1. Out of five projects only two turn out to be successful in terms of delivering the project objective within the planned time frame, budget allocated and quality parameters specified. Thus about three out of five change management projects fail either completely or partially i.e. either over shot the time frame, or budget got exceeded or the quality delivered was not acceptable.
  1. The main hurdles in the change management process are from the areas of changing mindsets, attitudes, corporate culture and underestimating the complexities involved. These soft challenges are much more difficult to handle compared to other resources like people and money. Further, changes in these areas of mindset, attitude and culture typically take longer time to change fully and permanently compared to other business processes and technology etc.
  1. Top management support, sponsorship and participation had been found to be the most important factor for the success of a change management process. The other important factors are employee involvement, honest and timely communication and whether the corporate culture encourages and promotes the change.
  1. Bringing about changes in the behavioural pattern and the cultural norms – especially of the top management – are not only most crucial but also difficult to achieve in the process of ushering in the change when compared to addressing the visible factors like structures, performance measures and incentives.
  1. In order to be successful a change management project needs a complete, full and realistic appreciation understanding of not only the upcoming challenges but also the complexities involved. Thereafter the specific and exact actions to be triggered to address the challenges and containing the complexities are then required to be firmed up. In the absence of early and clear understanding of the tasks ahead may lead to a potential danger that the complexity involved may get underestimated or in extreme cases may even get overlooked. At the initial stages of planning and deciding of a change management project, underestimating the complexity and importance of managing behavioural and cultural changes is very frequently seen. Once the awareness about culture, attitudes, mindsets and complexity is achieved the immediate next step is to initiate suitable action since the desired changes do not come without careful planning and rigorous execution of the plan.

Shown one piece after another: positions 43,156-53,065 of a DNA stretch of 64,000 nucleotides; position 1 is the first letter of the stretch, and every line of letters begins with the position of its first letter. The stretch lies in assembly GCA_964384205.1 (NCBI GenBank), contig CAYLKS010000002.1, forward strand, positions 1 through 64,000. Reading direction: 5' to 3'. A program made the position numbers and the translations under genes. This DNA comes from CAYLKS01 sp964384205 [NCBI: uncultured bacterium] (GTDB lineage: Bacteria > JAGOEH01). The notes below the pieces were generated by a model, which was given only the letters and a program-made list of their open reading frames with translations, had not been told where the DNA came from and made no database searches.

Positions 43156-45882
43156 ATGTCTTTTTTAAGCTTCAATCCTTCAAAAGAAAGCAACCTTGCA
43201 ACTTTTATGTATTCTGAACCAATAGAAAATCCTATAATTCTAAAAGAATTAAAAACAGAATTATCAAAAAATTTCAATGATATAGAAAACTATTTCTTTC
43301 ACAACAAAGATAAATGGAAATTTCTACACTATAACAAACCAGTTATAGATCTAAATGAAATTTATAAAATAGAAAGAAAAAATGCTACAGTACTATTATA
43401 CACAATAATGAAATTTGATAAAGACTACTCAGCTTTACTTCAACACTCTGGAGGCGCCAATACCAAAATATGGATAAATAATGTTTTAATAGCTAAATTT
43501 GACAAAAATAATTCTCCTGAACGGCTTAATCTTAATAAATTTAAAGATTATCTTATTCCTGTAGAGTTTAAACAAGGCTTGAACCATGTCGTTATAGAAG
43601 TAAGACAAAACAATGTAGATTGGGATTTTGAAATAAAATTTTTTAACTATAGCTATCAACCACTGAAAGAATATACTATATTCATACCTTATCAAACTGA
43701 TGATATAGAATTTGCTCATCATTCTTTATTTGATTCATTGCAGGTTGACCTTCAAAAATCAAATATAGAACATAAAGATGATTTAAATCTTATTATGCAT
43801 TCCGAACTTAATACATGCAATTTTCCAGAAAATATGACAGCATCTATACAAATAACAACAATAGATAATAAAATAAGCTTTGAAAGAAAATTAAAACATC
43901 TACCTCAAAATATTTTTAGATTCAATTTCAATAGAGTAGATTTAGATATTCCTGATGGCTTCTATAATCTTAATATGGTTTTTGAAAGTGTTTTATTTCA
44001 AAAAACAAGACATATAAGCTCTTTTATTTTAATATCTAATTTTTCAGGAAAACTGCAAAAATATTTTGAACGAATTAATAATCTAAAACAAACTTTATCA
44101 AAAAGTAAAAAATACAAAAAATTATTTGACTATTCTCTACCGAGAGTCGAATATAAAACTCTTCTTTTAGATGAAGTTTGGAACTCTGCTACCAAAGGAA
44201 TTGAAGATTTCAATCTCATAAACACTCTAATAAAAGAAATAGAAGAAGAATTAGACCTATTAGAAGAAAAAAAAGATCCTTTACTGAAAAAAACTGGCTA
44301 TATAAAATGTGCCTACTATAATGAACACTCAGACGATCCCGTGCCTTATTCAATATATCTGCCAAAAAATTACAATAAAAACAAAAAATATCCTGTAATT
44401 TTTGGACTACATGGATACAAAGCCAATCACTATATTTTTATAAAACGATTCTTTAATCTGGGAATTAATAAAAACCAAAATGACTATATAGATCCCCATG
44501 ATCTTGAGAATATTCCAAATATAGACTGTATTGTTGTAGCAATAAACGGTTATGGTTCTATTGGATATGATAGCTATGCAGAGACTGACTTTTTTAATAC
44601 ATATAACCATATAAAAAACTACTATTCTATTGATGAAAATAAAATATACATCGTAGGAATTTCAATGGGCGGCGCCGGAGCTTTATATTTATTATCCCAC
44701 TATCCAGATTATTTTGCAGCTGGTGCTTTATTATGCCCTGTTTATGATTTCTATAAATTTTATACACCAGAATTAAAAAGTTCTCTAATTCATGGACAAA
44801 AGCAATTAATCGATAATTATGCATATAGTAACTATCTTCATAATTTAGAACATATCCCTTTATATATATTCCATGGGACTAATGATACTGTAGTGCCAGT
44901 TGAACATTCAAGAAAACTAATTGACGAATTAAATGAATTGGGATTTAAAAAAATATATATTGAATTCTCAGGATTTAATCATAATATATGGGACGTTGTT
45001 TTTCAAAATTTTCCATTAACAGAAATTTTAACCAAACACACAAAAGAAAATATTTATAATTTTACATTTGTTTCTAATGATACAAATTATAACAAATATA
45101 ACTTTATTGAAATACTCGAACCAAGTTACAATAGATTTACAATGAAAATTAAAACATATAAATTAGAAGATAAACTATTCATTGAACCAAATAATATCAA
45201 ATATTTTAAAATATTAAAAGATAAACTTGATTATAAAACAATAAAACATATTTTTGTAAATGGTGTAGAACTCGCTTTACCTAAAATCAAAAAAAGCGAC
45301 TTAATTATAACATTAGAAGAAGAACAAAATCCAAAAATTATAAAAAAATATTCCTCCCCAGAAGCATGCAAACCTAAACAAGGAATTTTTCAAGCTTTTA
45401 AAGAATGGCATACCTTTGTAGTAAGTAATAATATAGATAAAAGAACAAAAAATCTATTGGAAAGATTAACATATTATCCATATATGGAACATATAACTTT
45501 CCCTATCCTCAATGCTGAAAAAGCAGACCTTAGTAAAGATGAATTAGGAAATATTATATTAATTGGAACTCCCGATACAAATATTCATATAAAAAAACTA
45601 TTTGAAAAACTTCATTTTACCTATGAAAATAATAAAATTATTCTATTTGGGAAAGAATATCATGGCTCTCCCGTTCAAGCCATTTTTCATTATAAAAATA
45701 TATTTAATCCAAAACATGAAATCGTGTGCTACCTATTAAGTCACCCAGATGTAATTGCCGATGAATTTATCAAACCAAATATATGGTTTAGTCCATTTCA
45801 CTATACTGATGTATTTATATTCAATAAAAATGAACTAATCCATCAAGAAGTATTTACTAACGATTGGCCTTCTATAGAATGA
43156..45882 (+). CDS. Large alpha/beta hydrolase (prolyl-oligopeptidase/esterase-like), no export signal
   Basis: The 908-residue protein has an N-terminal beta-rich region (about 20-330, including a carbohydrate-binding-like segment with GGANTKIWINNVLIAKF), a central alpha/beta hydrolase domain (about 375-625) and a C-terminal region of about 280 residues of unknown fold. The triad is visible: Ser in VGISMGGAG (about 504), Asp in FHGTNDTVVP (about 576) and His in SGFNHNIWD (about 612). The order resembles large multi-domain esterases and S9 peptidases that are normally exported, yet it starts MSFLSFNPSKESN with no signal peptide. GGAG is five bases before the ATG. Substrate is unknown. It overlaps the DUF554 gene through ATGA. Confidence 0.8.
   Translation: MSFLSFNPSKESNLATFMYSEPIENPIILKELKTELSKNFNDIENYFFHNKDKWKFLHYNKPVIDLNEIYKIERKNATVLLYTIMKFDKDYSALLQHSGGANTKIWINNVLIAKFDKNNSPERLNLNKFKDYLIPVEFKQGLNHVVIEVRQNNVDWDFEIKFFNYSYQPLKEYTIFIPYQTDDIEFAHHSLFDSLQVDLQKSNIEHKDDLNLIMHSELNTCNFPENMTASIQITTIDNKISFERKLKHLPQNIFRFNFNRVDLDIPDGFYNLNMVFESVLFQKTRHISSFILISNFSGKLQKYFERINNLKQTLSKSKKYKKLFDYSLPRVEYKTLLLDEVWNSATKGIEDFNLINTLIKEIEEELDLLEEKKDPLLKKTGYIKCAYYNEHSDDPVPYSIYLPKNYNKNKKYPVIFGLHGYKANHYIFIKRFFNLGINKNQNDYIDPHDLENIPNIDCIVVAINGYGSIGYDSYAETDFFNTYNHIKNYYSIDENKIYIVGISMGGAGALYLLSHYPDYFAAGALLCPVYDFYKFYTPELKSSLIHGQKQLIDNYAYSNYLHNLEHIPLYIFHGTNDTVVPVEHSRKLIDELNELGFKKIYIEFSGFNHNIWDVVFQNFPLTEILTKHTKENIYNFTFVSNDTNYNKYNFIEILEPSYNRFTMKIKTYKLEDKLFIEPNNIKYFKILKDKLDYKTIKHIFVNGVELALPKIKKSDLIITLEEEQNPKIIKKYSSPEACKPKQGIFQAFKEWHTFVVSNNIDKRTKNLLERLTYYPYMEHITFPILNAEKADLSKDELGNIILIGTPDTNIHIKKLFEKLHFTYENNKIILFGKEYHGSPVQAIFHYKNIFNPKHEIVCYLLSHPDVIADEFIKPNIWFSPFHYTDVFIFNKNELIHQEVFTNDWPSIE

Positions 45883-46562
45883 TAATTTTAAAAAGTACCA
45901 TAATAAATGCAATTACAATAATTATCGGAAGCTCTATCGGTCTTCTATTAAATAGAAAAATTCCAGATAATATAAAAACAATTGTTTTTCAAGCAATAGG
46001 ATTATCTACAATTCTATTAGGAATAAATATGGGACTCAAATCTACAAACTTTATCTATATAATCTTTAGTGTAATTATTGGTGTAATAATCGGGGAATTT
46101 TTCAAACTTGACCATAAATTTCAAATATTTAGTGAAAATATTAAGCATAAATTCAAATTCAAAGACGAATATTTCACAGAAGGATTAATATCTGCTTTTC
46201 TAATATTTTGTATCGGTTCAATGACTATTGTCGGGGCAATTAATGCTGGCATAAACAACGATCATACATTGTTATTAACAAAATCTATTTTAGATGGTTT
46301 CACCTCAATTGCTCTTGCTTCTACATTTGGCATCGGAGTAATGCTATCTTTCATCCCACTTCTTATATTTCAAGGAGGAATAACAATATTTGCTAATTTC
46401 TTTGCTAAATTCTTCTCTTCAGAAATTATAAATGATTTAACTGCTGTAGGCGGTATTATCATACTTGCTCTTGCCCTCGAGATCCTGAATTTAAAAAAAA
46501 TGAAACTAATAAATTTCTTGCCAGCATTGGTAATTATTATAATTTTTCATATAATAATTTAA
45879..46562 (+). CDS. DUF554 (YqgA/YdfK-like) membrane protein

1. An organisation wide change call for simultaneous change processes being implemented at various levels and it is very common that people become resistant to change since every change is viewed as a disturbance of the equilibrium which they have arrived at over the years. Early awareness of the required changes and subsequent action towards communicating these help to mitigate the expected response of the people in offering resistance to the change management process.
  1. Some effective step would be
  1. Learning about the historical background of the organisation undertaking the change management process, complete with its strengths and weaknesses, success and failures, good and bad experiences and above all the culture, attitudes, mindsets of the top level management.
  1. The scope of the change management project together with the expected outcomes and likely impacts are to be assessed realistically together with how the change will affect the people, its organisational culture and the behavioural norms apart from its impact on the working process and technology. It is important to not only be realistic but also to share the information widely within the organisation.